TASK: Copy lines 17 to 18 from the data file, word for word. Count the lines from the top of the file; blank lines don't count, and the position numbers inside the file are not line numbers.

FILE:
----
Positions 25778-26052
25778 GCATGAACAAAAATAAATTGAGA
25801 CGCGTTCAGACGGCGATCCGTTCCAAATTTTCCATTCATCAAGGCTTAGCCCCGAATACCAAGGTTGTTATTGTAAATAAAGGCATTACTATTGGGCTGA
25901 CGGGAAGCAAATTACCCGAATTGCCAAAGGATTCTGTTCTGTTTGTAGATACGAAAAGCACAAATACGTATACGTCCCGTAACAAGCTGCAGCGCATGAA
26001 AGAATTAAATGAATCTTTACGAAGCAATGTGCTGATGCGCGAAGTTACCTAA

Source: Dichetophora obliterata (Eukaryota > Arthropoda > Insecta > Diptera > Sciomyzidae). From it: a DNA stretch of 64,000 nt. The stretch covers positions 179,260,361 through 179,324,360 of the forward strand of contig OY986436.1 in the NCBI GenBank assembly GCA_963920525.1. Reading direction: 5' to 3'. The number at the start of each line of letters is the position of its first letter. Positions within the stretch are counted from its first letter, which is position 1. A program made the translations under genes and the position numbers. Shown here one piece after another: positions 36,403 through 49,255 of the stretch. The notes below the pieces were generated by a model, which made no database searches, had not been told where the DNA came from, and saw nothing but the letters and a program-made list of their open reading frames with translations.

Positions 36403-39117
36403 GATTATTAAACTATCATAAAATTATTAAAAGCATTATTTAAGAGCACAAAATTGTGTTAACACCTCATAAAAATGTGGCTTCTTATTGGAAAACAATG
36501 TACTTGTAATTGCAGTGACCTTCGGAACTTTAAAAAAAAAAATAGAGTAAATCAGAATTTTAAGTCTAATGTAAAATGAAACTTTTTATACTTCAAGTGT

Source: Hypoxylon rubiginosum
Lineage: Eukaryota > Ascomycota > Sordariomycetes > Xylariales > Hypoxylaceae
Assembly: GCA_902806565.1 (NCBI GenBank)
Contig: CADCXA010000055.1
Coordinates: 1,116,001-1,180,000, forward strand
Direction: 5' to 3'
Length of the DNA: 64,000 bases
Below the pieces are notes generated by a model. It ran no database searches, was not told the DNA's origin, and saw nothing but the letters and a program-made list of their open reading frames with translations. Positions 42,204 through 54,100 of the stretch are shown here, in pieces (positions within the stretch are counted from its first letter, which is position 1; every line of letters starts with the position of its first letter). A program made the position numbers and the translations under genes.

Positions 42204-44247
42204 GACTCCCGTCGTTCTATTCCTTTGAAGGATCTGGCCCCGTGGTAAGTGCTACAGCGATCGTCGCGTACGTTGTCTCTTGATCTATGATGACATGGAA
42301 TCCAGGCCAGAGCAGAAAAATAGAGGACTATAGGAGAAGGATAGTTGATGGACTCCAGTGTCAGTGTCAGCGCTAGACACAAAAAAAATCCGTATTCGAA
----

Below the pieces are notes generated by a model. It ran no database searches, was not told the DNA's origin, and saw nothing but the letters and a program-made list of their open reading frames with translations. Positions 42,204 through 54,100 of the stretch are shown here, in pieces (positions within the stretch are counted from its first letter, which is position 1; every line of letters starts with the position of its first letter). A program made the position numbers and the translations under genes.

Positions 42204-44247